Mudman Vol. 1 (Image)

mudman-headerPaul Grist’s latest superhero yarn is equal parts parody, homage, and update to classic superheroism, but is fortunately far more than just for laffs.

 

144 pgs., full color, $9.99

(W / A: Paul Grist)

 

When Owen Craig stumbles upon a pair of bank robbers while sneaking through a spooky house of local legend, a gunshot sends him to the muddy bottom of the empty river Brue. He falls as Owen Craig, but rises as Mudman – Burnbridge-On-Sea’s newest superhero. Now on top of worrying about getting the attention of the new girl in school while dodging the attention of the dullard bully Spence, he has to deal with superheroes-in-hiding, murderers, mysterious strangers, and raging monsters.

 

The title makes it sound like it’s just for chuckles, and certainly there’s an element of parody, but Paul Grist’s Mudman isn’t pure parody like The Tick. Mudman is as much equal parts parody, homage, and an update of Amazing Spider-Man as Stan Lee and Steve Ditko’s creation was a parody, homage, and update of Action Comics.

 

mudmanOwen is as awkward with his new powers as Peter Parker and suffers the same lack of confidence. The difference is we, as readers, are just as unsure of Owen as he is of himself. You may relate to Peter when his powers don’t stop him from losing the girl, from being picked on, from making the money he needs, or even makes all those things worse, but there’s always going to be a little voice in the back of your head barking, “DUDE! You can bench-press a car, stick to walls, and jump around like a cybernetic gymnast! How do you still mess up this much?” But, were he ever to himself in the Marvel Universe, Mudman wouldn’t get any job offers outside the Great Lakes Avengers. Even his own heroic fantasies of saving the new girl in school end with humiliation. So while our sympathy and envy duel with one another when we watch Peter Parker try and fail, there is no duel when we watch Owen do the same. His powers genuinely seem at least as much a curse as a gift, if not more.

 

Part of what keeps Mudman out of the realm of pure comedy is an intriguing, mysterious plot. Shortly after Owen gets his new powers, a mystery man appears in Burnbridge-On-Sea whom we know only as Captain Gull (though it’s made clear this name is false). With a flashback in an earlier issue as well as a confrontation in the present between Gull and a super-powered vagrant, Grist hints that Gull hunted down and killed the world’s superheroes years ago and is keen to do the same with Mudman. At the same time, however, Gull’s conflicts with most of his victims don’t seem morally black-and-white. It could be his intentions aren’t as dark as we assume.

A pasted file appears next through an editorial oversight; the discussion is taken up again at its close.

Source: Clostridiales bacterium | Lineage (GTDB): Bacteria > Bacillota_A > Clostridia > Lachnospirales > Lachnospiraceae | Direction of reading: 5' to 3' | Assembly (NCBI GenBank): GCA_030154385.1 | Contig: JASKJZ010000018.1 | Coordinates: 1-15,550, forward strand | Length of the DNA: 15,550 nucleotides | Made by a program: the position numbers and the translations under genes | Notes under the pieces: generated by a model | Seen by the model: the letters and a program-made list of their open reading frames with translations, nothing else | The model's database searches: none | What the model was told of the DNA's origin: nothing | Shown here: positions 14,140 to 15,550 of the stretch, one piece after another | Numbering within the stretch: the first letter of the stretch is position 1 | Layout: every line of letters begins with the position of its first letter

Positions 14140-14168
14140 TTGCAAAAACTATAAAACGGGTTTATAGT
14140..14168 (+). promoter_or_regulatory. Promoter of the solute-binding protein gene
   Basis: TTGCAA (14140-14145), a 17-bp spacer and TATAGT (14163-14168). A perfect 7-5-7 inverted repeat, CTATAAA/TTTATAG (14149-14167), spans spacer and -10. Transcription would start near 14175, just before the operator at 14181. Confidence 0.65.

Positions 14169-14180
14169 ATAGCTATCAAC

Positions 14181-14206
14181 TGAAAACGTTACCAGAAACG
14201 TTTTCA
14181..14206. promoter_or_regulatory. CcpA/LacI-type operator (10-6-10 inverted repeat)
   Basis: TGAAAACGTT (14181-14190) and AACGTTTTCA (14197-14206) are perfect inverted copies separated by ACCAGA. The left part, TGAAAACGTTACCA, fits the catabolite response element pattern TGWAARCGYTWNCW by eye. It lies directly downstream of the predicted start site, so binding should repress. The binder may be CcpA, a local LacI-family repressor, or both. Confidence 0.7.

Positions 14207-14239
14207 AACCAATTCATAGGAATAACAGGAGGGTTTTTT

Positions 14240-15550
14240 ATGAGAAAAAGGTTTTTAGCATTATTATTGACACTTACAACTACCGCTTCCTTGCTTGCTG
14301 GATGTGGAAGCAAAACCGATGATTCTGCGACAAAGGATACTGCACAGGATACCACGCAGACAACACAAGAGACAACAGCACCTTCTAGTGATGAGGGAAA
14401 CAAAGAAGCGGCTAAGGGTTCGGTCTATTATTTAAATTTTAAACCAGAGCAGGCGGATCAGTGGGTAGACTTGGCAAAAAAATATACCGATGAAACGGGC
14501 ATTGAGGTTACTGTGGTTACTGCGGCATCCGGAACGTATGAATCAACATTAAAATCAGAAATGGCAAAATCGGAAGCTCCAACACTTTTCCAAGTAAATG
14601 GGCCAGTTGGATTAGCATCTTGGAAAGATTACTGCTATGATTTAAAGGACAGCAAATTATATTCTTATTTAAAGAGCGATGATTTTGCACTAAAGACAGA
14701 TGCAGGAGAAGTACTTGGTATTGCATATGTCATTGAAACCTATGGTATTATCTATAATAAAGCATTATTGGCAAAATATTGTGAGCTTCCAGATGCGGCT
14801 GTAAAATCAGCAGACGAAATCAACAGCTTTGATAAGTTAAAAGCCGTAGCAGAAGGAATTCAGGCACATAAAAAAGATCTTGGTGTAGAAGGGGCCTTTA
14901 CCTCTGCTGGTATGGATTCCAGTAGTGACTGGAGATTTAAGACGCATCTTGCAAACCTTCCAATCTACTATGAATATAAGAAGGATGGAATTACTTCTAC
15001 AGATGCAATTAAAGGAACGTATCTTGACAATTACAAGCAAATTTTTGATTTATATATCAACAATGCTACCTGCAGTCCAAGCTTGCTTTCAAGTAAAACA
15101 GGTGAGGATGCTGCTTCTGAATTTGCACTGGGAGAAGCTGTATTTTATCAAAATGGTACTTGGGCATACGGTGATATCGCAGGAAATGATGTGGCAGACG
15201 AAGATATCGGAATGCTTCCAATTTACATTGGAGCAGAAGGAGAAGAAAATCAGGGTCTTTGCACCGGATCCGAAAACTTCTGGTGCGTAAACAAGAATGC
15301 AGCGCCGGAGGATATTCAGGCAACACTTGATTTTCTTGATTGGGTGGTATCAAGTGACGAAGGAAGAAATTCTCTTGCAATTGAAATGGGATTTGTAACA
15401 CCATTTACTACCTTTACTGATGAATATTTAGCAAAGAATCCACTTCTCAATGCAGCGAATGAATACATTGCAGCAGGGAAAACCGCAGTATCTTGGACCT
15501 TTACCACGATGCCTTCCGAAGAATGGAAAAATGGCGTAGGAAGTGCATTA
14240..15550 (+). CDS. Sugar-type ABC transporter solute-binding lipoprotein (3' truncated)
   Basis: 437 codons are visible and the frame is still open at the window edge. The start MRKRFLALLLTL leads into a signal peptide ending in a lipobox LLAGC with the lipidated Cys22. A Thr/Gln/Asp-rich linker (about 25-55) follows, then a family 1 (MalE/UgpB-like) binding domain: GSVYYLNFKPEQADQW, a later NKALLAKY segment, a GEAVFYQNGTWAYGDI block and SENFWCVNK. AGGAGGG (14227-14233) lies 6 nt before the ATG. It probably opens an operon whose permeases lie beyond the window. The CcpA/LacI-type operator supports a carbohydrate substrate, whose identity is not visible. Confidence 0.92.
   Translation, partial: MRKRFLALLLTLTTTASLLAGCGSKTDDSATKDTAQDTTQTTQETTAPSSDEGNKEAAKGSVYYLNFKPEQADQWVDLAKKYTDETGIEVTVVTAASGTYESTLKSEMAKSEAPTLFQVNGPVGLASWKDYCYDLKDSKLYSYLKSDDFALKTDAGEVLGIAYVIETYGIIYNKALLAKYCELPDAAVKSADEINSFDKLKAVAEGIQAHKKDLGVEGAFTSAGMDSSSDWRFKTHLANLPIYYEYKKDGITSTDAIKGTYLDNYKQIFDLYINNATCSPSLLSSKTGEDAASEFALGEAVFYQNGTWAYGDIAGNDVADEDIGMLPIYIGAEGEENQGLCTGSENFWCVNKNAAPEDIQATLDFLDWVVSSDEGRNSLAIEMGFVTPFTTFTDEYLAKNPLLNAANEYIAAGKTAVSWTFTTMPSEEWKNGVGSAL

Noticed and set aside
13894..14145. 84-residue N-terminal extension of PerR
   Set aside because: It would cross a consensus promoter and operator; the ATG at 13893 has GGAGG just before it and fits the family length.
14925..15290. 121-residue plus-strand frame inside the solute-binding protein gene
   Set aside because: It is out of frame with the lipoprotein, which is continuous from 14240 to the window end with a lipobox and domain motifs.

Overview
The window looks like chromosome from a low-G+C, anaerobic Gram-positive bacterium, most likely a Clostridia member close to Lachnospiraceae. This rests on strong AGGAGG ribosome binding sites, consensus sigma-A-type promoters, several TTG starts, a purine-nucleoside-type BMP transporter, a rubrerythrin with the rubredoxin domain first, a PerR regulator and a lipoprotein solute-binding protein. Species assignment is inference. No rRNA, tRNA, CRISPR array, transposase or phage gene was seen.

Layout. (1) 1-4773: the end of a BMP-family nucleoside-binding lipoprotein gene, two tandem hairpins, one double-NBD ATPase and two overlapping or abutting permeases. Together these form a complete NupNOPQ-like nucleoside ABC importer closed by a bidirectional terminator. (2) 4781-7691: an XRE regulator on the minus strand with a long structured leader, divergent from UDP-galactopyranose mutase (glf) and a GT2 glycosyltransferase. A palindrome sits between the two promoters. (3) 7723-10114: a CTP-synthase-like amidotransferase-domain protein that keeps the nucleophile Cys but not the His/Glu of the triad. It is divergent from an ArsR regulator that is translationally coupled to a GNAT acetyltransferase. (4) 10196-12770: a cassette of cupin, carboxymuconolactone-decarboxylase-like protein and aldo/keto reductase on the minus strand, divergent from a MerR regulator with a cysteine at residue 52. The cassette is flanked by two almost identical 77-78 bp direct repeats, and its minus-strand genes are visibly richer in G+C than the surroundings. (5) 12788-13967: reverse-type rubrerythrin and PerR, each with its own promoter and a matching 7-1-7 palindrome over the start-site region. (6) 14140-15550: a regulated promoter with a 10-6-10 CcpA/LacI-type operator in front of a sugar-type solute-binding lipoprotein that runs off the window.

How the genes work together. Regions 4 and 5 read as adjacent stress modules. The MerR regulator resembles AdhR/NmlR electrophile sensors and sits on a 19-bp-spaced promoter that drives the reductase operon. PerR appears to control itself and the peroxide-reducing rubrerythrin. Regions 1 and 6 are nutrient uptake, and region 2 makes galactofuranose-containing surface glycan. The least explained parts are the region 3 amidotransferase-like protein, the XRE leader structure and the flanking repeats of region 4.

Still, there’s enough superhero goofiness to entertain as well as keep the story going at a steady pace. This may not be the world of The Tick, but it ain’t Watchmen, either. Owen’s buddy Jack doesn’t seem phased after an attack during detention from a flying robot with Wolverine claws. After Owen’s father is kidnapped and beaten by the same armed robbers who shot Owen, there’s hardly any mention of it. His father doesn’t need therapy and he doesn’t get skewered by Captain Boomerang in his living room. And attacks by giant, rampaging water monsters don’t seem to stir up the community all that much.

 

Grist has been criticized on his other books for his tendency to wildly shift the sequence of events and create just enough confusion in the reader’s mind to take him/her out of the story. Admittedly, I fell victim to this the first time I read Jack Staff. With Mudman, Grist proves much more mastery over this tool. He still plays fast and loose with time, but in a more coherent manner that makes the shifting points of view more enjoyable.

 

As with Jack Staff, Grist’s simpler style of drawing makes reading a superhero comic refreshing. His heroes and villains are skinny and drawn without bulging muscles or unreal cleavage. When Grist opens the third issue with two super-guys fighting on a roof, the hero’s torso could be a flat slab of wood as easily as it could be the body of a superman. He keeps the action dynamic with a unique perspective.

Paul Grist breathes fresh air into the teenage superhero story with Mudman. I checked out his more well-known series – Jack Staff and Kane – long after they hit the stands, and I’m thrilled to finally experience one of his series from the ground floor. I’ll gladly slap down cash for the first volume of Mudman, the second, the third, and hopefully a whole lot more. | Mick Martin

 

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